Commentary

A vial of monkeypox vaccine

Monkeypox vaccines: A virologist answers 6 questions

BY: - August 8, 2022

Monkeypox isn’t going to be the next COVID-19. But with the outbreak having bloomed to thousands of infections, with cases in nearly every state, on Aug. 4, the U.S. declared monkeypox a national public health emergency. One reason health experts did not expect monkeypox to become so widespread is that the U.S. had previously approved […]

A gas flare at an oil refinery at dusk

Congress can help address the climate crisis by passing the Inflation Reduction Act

BY: - August 5, 2022

Congress is facing the opportunity of a generation to help bolster the economy of New Hampshire and the country while simultaneously addressing the existential threat of our lifetimes – climate change. The Inflation Reduction Act, under consideration in the Senate, would be the most significant achievement ever by Congress to address the climate crisis, and […]

Inflation is spiking around the world – not just in the United States

BY: - August 4, 2022

The 9.1 percent increase in U.S. consumer prices in the 12 months ending in June 2022, the highest in four decades, has prompted many sobering headlines. Meanwhile, annual inflation in Germany and the U.K. – countries with comparable economies – ran nearly as high: 7.5 percent and 8.2 percent, respectively, for the 12 months ending […]

A small retaining wall made of rough-cut concrete blocks

Editor’s Notebook: A natural balance

BY: - August 3, 2022

I repaired a small retaining wall on Saturday.  The decorative concrete blocks stacked in rows in front of the workshop were undermined by the spring melt, and the right side had been toppling in slow motion ever since. A more willing landscaper would have addressed the problem as soon as the ground thawed, but I […]

A woman and child at a voting booth

The independent state legislature doctrine could reverse 200 years of progress

BY: - August 2, 2022

In a case to be heard in the coming months, the U.S. Supreme Court could decide that state legislatures have control over congressional elections, including the ability to draw voting districts for partisan political advantage, unconstrained by state law or state constitutions. At issue is a legal theory called the “independent state legislature doctrine,” which […]

A book surrounded by barbed wire

What the US can learn from apartheid-era book bans in South Africa

BY: - August 1, 2022

“Beloved.” “The Hate U Give.” “Maus.” “Burger’s Daughter.” Each of these books has been banned at some point in time, but one stands out. Instead of being banned in 21st-century America, Nadine Gordimer’s “Burger’s Daughter” was banned in 20th century South Africa during apartheid, that country’s period of official white supremacist rule. So why include […]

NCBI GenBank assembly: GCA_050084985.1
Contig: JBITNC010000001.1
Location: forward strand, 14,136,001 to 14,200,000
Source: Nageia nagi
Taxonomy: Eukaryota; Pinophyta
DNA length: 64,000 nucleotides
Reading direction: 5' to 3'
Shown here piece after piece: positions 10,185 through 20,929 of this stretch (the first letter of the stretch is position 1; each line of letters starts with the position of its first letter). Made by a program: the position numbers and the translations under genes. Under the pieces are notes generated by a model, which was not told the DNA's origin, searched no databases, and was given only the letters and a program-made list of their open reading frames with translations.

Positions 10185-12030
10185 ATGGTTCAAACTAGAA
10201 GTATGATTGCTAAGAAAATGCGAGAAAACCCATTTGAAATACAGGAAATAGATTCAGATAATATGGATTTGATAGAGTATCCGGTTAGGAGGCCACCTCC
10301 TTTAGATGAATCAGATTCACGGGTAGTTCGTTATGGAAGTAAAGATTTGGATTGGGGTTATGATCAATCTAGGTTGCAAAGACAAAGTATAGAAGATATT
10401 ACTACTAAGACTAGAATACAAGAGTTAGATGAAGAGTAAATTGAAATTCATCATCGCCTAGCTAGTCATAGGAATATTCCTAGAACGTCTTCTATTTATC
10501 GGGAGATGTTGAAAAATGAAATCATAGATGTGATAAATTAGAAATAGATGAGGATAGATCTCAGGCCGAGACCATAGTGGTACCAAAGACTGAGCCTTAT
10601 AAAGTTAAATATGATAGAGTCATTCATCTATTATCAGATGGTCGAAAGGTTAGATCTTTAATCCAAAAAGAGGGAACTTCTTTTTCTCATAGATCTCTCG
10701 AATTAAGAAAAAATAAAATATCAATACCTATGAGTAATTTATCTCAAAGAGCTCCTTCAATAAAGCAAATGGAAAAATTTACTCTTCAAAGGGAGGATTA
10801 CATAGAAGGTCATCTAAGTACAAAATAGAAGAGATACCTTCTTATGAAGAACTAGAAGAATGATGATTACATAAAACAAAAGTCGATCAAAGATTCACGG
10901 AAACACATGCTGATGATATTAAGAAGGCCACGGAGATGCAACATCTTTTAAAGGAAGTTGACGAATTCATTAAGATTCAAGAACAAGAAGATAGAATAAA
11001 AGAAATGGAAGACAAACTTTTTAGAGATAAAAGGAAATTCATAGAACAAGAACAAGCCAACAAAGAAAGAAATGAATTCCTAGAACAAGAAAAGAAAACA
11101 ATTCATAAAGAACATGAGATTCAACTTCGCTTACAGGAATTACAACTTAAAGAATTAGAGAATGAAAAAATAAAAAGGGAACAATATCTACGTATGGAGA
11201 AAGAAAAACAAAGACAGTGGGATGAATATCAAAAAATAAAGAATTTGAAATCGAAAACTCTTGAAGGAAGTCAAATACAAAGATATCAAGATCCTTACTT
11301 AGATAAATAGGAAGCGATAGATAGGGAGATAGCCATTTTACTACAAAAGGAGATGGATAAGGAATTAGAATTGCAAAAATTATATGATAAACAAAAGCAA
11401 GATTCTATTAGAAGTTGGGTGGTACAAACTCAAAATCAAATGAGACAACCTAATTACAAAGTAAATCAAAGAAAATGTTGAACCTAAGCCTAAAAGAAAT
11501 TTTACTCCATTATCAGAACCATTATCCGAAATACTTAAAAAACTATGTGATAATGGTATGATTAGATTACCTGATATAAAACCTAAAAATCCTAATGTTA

J.D. Vance speaks outside at a lectern next to an American flag

An antidemocratic philosophy called ‘neoreaction’ is creeping into GOP politics

BY: - July 29, 2022

President Donald Trump’s efforts to overturn the results of the 2020 election were brazenly antidemocratic. Yet Trump and his supporters nonetheless justified their actions under the dubious pretense of preserving American democracy – as a matter of getting the vote right, of reversing voter fraud. There’s a good reason they took this approach. Authoritarianism has […]

3-Minute Civics: Reflecting on the election of 1800 and John Adams’ precedent

BY: - July 28, 2022

This summer, much of the nation’s attention has been focused on the House Select Committee investigating the Jan. 6 coup. The coup, inspired by Donald Trump’s unwillingness to accept the results of the 2020 election, was an attempt to disrupt Congress’ certification of the Electoral College’s votes. With political tension at a high as campaigning for […]

A placid ocean under a mostly blue sky, with a boat and peninsula in the background

Editor’s Notebook: Five days at the edge of the world

BY: - July 27, 2022

Earlier this month, on the day the Bulletin published the first of two Amanda Gokee stories about how climate change is already affecting coastal communities in New Hampshire, I drove northeast for nearly five hours with my wife and daughters.  We were headed toward the sea – not for science but spirit. Every day there […]

Exterior of Health and Human Services, a brick building with a large sign

Next DHHS commissioner will need to keep the focus – and the faith

BY: - July 26, 2022

The NH Community Behavioral Health Association (CBHA), representing the state’s 10 community mental health centers, joins with our mental health and health care partners in recognizing Lori Shibinette for her service as commissioner of the Department of Health and Human Services. The commissioner recently announced that she will leave at the end of 2022, and […]

A sign protesting the proposed landfill, with forest lake in the background

Would legislation make it ‘virtually impossible’ to site a landfill in New Hampshire?

BY: - July 25, 2022

The vast majority of land in New Hampshire is hydrogeologically suitable for landfill siting because it lies over the type of soils that transmit groundwater slowly toward our nearby lakes and rivers. House Bill 1454 is a problem only for developers who attempt to site a landfill in sand and gravel formations that transmit groundwater […]

abortion protestors

More young voters could vote in November, sparked by abortion and other hot political issues

BY: - July 22, 2022

The U.S. Supreme Court’s decision to overturn the constitutional right to abortion has far-reaching personal and political implications and may help decide the midterm elections in November 2022. That influence extends to young people’s election participation. People ages 18 to 29 have historically been less likely to vote than older adults. But in recent years, […]